So Obama calculates that a thrust by us to exterminate Al Qaeda, if made quickly and effectively and covered by good diplomacy, would leave our general cooperation with Pakistan largely intact. He also understands that, by removing an internal threat, that thrust might even facilitate Pakistani democracy and encourage Musharraf to foster it. He also knows that Musharraf is not likely to reject a longtime, vital alliance that gives him hundreds of millions of dollars in annual aid, including vital military aid, and supports many of his nation’s important values, including the English language. Unlike Bush and the other presidential candidates, who appear to follow conventional wisdom derived largely from Bush’s gut, Obama is smart enough to think for himself about Pakistan.
Obama’s understanding of cause and effect also extends to the long term. He knows, for example, that northwestern Pakistan is a fertile recruiting ground for Al Qaeda precisely because its extremist madrassas, financed largely by Saudi money, teach nothing but hate.
A couple of years ago, a Wall Street Journal reporter visited one of these schools and asked children there what they had learned. Having spent most of their time memorizing the Koran, they couldn’t even do simple arithmetic. Asked what dinosaurs were, one student said they are monsters created by Jews to devour Muslims. (Apparently this student had seen or heard about Jurassic Park.)
Obama understands how important it is that children like these be taught things other than religion and hate, things they can use to make a living. “As the Pakistani government increases investment in secular education to counter radical madrassas,” he said, “my Administration will increase America’s commitment.”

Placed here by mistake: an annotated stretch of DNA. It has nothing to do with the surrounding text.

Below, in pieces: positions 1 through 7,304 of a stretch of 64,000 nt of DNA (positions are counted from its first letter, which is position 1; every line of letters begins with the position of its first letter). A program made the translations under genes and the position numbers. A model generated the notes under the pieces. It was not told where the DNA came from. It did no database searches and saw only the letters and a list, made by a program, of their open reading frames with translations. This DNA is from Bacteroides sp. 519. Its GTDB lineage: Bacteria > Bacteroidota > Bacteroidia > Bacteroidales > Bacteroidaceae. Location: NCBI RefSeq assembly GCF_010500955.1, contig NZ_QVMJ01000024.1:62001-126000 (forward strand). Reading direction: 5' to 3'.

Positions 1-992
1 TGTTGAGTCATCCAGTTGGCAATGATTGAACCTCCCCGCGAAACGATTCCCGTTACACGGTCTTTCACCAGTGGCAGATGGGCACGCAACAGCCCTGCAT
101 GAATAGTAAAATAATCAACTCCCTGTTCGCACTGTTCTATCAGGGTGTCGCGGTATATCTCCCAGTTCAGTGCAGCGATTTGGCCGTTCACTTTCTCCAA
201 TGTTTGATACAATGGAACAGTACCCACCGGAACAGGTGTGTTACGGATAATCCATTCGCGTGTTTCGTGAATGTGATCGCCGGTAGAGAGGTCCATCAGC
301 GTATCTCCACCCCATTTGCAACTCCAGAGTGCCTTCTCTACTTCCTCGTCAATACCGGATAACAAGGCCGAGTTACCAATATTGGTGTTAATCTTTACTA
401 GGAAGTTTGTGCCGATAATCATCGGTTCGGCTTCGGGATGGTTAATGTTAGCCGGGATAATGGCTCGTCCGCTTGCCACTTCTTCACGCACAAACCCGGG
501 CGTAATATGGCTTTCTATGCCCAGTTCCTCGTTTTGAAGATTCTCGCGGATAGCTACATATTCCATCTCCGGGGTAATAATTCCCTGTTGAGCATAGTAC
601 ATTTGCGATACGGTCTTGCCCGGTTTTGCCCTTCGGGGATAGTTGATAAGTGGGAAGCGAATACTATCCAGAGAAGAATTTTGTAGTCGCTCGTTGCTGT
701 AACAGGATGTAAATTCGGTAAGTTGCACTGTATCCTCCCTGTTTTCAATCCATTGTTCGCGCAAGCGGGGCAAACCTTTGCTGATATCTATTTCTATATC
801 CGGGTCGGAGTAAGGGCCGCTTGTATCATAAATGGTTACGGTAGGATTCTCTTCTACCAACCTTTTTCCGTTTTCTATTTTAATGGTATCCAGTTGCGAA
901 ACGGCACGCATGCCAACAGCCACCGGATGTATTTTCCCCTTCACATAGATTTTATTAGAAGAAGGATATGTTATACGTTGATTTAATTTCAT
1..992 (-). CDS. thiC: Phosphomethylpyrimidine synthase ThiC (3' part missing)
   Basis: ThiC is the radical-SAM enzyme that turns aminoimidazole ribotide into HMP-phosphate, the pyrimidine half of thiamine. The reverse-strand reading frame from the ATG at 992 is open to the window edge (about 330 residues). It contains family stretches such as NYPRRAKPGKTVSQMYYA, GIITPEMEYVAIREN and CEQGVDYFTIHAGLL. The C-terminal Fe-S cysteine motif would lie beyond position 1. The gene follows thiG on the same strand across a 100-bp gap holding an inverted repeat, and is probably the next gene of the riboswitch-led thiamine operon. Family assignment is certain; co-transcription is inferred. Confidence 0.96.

When it comes to pragmatism, Obama is by far the best candidate. His mind is not troubled by ideology, religion, or obsessive political calculation. He knows how to solve real problems, and he is not afraid to propose practical solutions, like going after Al Qaeda in the border areas if Pakistan won’t.
Obama’s pragmatism was on best display in the matter of homeland security. To improve our safety at home, he would take six steps. First, he would implement the military’s new counter-insurgency manual. Second, he would make our military “more stealthy, agile, and lethal in its ability to capture or kill terrorists[.]” Presumably he would increase the use of unmanned aerial vehicles, one of our nation’s unique technological advantages. Third, he would bolster human intelligence with training in foreign languages and cultures. Fourth, he would allot homeland-security money strictly by risk, not by pork, as determined by a quadrennial high-level review. Fifth, he would “create a Shared Security Partnership Program to forge an international intelligence and law enforcement infrastructure to take down terrorist networks[.]” Finally, he would require recalcitrant private firms to harden our dangerous chemical and power plants, and our vulnerable ports, against terrorism.